The Hamilton White house (built 1842) derives its name from its wealthy homeowner, Hamilton White. His house stands as a monument to the White family, as well as the numerous wealthy European Americans living Syracuse, who worked both directly and behind the scenes to support benevolent causes (including many relating to African American life) including helping orphans, the elderly, the poor and aiding slaves in gaining freedom, notably during the 1850s.
Although less is known about Hamilton's direct role in abolition, it is believed by most historians that his brother, Horace, gave free passes on the railroad to freedom seekers. Moreover, other friends of Horace and Hamilton, notably railroad investors such as John Wilkinson, Charles B. Sedgwick, and George Barnes, also actively participated in helping free slaves via the underground railroad. As a family, the Whites funded black churches and made arrangements for African American speakers to visit Syracuse.
In 1854, along with hundreds of fellow Syracuse residents, Hamilton White signed a proposal to appoint delegates to a state-wide convention to oppose the Kansas-Nebraska Act, which would ostensibly allow for the expansion of slavery into the western territories.
Hamilton was also active in several additional philanthropic efforts and community (social welfare) projects, including aiding Dr. Samuel May in founding the May Memorial Unitarian Church. The White family took leading roles in founding or co-founding Cornell University, St. Paul's Episcopal Cathedral, the Orphan's Home (now the Elmcrest Children's Home, and Crouse College at Syracuse University. The Whites also created the Syracuse Home Association, which initially operated as a multi-faith organization that offered aid to the poor and provided various social services such as health and elder care. Indeed, today's Hamilton White Society not only pays homage to the family's philanthropy and community support but continues to provide many of the same services.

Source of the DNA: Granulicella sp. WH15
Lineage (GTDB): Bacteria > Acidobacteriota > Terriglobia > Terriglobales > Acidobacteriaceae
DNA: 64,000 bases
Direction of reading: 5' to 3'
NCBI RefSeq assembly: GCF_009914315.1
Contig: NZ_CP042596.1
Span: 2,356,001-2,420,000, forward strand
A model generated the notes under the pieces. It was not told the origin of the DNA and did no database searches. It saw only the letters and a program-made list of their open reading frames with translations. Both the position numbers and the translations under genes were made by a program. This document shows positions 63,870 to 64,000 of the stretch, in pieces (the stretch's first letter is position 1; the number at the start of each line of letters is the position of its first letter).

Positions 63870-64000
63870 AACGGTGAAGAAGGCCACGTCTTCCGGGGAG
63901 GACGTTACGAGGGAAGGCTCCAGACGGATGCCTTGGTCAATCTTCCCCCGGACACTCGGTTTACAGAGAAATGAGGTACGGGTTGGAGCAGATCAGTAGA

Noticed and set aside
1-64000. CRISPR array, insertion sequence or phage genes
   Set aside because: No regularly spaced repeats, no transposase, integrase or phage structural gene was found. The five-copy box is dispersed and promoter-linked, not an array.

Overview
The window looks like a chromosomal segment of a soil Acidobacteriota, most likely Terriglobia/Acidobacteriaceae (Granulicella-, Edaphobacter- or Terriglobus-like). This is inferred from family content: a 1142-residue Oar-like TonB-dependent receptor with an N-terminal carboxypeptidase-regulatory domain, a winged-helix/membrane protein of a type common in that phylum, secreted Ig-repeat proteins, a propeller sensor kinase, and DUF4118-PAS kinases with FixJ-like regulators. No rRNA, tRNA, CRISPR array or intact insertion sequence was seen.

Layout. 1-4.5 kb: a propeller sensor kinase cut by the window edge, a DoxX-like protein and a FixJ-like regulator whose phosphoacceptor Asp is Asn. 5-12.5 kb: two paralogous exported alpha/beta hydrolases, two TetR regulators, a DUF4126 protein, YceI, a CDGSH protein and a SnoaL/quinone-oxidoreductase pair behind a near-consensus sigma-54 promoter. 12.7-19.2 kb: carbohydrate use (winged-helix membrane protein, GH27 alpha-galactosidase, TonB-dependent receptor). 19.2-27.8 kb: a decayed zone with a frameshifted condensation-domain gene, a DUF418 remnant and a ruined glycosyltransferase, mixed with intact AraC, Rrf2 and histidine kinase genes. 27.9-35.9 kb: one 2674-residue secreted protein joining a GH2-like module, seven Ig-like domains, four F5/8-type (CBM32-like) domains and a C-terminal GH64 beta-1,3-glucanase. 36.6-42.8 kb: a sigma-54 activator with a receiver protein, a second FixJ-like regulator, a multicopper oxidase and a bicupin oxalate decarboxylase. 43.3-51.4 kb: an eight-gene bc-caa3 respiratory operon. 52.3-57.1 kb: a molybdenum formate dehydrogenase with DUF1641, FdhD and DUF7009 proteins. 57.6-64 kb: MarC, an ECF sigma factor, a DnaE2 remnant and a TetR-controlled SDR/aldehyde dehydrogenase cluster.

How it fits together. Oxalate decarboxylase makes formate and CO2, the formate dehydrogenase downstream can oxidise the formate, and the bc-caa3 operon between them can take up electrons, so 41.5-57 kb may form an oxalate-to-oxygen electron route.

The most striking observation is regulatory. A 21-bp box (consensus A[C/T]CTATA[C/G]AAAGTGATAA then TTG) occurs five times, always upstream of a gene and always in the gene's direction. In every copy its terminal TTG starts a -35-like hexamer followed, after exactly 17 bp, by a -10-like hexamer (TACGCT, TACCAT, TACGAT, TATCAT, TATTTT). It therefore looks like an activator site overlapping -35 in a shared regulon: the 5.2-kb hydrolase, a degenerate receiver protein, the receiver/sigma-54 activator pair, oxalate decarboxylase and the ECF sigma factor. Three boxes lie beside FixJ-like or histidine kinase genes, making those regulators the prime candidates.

The mansion, finished in 1842, enjoys Greek Revival design and stands as the only survivor of many large, lavish homes that once bordered Fayette Park, a place where Frederick Douglass once gave a speech (1847). White, born in 1807, lived at the White House until his passing in 1865. However, his family retained ownership of the house until roughly 1912.